Stage ivb the cancer has spread to distant organs

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Stage IVB: The cancer has spread to distant organs beyond the pelvic area, such as the lungs. 5-year survival rates by stage: Listed below are listed the chances a woman will live 5 years after treatment for the various stages of cervical cancer. These are overall survival figures, so they also include women who die of other causes. The numbers are approximate and come from women treated more than 10 years ago. Stage 5-year survival IA Above 95% IB1 Around 90% IB2 Around 80%-85% IIA/B Around 75%-78% IIIA/B Around 47%-50% IV Around 20%-30% DIFFERENTIALS Cervicitis Endometrial Carcinoma Pelvic Inflammatory Disease Uterine Cancer Vaginitis Managem,ent Treatment may involve cryosurgery, cauterization, conization, laser treatment or hysterectomy. Conization is the usual treatment for young women who wish to have children. Most women who do not want to have additional children are treated with total hysterectomy (removal of the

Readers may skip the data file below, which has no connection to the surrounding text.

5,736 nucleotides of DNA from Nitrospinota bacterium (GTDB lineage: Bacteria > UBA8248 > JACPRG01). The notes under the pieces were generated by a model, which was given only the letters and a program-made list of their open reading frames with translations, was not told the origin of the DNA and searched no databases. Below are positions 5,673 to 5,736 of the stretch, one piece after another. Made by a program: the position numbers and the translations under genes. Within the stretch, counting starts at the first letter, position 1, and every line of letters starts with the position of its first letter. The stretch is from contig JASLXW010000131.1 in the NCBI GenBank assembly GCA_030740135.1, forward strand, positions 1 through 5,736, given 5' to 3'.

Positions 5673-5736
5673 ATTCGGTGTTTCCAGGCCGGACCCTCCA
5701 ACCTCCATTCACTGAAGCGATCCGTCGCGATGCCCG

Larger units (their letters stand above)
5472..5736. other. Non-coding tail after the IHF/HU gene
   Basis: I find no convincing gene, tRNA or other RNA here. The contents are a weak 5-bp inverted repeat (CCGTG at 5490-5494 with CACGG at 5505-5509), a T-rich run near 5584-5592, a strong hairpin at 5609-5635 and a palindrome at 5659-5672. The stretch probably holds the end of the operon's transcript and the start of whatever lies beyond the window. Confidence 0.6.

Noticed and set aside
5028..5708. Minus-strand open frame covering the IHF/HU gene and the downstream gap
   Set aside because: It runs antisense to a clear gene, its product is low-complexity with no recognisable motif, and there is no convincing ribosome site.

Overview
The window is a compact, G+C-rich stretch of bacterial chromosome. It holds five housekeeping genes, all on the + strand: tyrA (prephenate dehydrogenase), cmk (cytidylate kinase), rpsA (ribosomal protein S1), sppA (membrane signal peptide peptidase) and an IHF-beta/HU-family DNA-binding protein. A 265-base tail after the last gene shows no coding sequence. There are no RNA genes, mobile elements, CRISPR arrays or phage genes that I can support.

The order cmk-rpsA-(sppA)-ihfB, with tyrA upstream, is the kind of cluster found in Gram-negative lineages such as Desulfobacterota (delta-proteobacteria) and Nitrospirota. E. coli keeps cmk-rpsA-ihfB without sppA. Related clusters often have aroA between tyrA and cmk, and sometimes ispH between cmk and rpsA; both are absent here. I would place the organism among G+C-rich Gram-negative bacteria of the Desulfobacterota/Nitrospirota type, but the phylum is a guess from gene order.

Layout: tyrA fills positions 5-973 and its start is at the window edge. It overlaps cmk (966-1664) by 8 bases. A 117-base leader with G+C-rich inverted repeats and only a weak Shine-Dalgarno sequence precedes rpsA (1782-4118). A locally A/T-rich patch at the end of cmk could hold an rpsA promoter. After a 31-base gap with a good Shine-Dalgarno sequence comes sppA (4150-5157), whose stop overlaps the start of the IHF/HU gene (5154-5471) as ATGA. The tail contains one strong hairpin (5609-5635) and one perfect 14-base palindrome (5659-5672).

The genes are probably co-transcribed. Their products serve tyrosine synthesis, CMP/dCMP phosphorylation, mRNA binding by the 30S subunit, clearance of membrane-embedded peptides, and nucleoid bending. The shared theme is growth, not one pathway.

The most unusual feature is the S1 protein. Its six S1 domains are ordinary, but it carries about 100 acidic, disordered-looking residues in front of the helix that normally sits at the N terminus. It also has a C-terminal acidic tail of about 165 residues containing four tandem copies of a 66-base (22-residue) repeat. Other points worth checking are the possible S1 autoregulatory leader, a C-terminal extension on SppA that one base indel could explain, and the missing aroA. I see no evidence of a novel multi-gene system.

cervix and uterus.) Treatment for invasive cancer of the cervix depends on the extent of the disease. Patients whose cancer has invaded only the cervix and those whose disease has extended into the tissues next to the cervix or to the upper vagina can be treated effectively with either surgery or radiation therapy. Surgery may be a total hysterectomy or a radical hysterectomy (removal of the cervix, uterus, upper vagina and the lymph nodes in the area.) Both internal and external radiation therapy can be used to treat invasive cervical cancer. Patients with cancer that has spread to the pelvis, the lower part of the vagina or to the ureter are treated with radiation therapy alone. Again, both internal and external radiation therapy can be used. Patients with cervical cancer that has spread to the bladder, rectum or distant parts of the body, may receive chemotherapy in addition to surgery or radiation therapy. Chemotherapy also is used to treat patients whose disease recurs following treatment with surgery or radiation therapy. Lab Studies: A Papanicolaou test should be performed in every patient suggested to have a diagnosis of cervical cancer. Precancerous lesions of the cervix usually are detected via Papanicolaou test The patient should be referred to a gynecologist for colposcopy, direct biopsies, and endocervical curettage. After the diagnosis is established, a complete blood cell count and serum chemistry for renal and hepatic functions should be ordered to look for abnormalities from possible metastatic disease. Imaging Studies: Once the diagnosis is established, imaging studies are performed for staging purposes. A routine chest radiograph should be obtained to help rule out pulmonary metastasis. CT scan of the abdomen and pelvis is performed to look for metastasis in the liver, lymph nodes, or other organs and to help rule out hydronephrosis/hydroureter.

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